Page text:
In connection with the extensive amendments to the Civil Code of the Russian Federation (the “Civil Code”), the Supreme Court of the Russian Federation has prepared clarifications¹ (addressed first and foremost to Russian courts) as to how to apply rules of liability for the breach of obligations – an issue that arises in virtually all court proceedings.

Below we examine the main provisions of Resolution No. 7, which in the current challenging economic situation may help hold bad-faith counterparties fully liable.

1. Damages

The Supreme Court confirmed that as a general rule when reimbur- sing losses, priority is given to protecting the expectation interest of the creditor: the reimbursement of losses should restore the in- jured creditor to the position that it would have been in if the debtor had duly discharged its obligations. The Supreme Court also conti- nued the trend to lowering the standard of evidence for damages.

Special rules are foreseen for bad-faith conduct or breaking off negotiations. In this case, the reliance interest is to be reimbursed: the economic position of the injured party should be restored to what it would have been if the injured party had not entered into negotiations with the bad-faith counterparty. For example, claims can be made to recover expenses on organising negotiations and preparing to conclude a contract (business travel, lease of premises, lawyers’ fees), as well as losses incurred related to the loss of the possibility of concluding a contract with a third party.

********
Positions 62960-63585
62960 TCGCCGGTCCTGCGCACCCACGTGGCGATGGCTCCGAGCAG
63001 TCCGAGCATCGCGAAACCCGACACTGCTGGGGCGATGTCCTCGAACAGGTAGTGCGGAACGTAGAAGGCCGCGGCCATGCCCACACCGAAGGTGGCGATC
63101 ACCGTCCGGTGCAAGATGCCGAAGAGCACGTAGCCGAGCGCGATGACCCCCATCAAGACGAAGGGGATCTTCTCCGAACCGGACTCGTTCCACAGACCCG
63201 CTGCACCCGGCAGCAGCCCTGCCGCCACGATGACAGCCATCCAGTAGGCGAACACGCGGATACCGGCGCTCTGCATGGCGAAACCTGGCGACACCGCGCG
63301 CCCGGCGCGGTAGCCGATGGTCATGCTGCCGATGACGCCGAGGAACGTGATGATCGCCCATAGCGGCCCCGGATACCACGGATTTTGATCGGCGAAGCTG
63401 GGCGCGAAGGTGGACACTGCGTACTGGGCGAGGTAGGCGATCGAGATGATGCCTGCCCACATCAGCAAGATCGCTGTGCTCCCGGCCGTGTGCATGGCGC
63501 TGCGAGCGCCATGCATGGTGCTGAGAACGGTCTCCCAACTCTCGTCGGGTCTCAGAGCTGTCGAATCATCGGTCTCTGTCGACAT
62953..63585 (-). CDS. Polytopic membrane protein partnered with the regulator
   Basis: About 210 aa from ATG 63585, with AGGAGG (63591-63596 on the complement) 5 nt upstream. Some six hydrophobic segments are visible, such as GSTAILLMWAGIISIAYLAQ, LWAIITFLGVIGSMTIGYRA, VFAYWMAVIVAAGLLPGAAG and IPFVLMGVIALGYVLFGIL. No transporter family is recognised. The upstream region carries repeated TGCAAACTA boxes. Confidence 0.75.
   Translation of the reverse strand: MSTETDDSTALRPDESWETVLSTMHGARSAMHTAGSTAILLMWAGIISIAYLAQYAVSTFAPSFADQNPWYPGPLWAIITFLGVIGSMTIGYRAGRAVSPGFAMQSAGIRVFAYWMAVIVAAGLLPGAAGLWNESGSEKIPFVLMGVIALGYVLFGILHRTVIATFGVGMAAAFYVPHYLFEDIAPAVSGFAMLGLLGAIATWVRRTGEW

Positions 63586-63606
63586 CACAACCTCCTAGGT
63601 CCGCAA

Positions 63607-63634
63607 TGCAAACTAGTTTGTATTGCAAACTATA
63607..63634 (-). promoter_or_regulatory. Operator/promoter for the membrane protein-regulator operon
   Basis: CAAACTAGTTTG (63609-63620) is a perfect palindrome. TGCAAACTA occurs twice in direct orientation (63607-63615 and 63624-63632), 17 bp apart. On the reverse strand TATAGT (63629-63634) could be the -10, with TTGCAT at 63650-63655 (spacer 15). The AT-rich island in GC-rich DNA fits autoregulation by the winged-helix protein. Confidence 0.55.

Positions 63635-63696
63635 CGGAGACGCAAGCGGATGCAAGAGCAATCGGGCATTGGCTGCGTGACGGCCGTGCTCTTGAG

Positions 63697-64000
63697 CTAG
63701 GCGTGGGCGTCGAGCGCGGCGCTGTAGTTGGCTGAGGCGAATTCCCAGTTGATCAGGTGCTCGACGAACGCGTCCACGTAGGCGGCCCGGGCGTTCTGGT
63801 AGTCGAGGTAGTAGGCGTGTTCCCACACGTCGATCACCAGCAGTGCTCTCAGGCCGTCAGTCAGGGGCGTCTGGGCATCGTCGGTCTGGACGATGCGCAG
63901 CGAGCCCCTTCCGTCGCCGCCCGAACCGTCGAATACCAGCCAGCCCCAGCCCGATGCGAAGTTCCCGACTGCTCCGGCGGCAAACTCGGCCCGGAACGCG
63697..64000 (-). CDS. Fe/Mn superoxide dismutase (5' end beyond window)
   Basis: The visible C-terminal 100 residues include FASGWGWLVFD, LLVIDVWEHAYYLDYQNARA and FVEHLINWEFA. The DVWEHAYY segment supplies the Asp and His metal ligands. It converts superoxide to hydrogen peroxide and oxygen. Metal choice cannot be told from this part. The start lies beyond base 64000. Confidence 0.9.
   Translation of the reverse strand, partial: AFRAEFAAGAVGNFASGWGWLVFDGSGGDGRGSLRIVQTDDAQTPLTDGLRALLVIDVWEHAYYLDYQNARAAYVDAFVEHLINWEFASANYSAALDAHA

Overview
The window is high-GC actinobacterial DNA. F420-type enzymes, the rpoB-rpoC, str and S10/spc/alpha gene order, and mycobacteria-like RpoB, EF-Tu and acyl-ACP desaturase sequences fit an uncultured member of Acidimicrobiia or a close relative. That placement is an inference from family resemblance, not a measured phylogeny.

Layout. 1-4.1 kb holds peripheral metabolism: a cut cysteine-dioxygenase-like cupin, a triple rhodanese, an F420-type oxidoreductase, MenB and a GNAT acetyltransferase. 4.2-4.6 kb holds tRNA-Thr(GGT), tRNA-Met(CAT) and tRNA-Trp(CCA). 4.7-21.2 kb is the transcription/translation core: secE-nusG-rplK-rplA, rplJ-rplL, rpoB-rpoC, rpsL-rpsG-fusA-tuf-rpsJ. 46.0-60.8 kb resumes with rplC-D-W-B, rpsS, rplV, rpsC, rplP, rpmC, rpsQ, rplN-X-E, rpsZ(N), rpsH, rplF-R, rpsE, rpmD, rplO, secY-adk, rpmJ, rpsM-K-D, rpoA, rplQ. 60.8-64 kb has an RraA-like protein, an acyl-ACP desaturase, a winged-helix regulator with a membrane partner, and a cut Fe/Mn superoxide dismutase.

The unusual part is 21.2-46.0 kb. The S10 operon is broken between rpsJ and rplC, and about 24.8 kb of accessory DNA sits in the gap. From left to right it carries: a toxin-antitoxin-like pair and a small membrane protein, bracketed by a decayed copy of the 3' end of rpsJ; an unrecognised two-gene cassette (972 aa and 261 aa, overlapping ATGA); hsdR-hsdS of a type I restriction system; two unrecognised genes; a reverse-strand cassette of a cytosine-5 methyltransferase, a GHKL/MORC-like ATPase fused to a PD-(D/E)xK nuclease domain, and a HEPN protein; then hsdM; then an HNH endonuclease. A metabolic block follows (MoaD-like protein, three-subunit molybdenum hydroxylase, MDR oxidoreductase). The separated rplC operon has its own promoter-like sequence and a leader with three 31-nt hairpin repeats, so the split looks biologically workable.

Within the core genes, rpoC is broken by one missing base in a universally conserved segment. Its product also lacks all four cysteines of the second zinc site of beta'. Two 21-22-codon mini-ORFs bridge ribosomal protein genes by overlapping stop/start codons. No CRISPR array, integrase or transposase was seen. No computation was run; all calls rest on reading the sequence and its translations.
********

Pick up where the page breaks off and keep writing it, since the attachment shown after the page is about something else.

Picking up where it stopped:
2. Lost profits

The Supreme Court emphasised in particular that when calculating lost profits, reasonable expenses on generating income must be taken into consideration. The position of the Supreme Court may be interpreted as follows:

  • if a creditor that has suffered from the debtor’s breach of its obligations did not incur any expenses to receive future income (but can nonetheless document that it has taken specific steps and made preparations to generate income), the amount of lost profit is equal to the potential profit (possible income less reasonable and necessary expenses not incurred);
  • if this creditor incurred all necessary and reasonable expenses to generate profits, but did not receive income as a result of the debtor's breach of obligations, then the amount of lost profit will consist of the entire amount of potential income (to cover both expenses and the profits not generated by the creditor).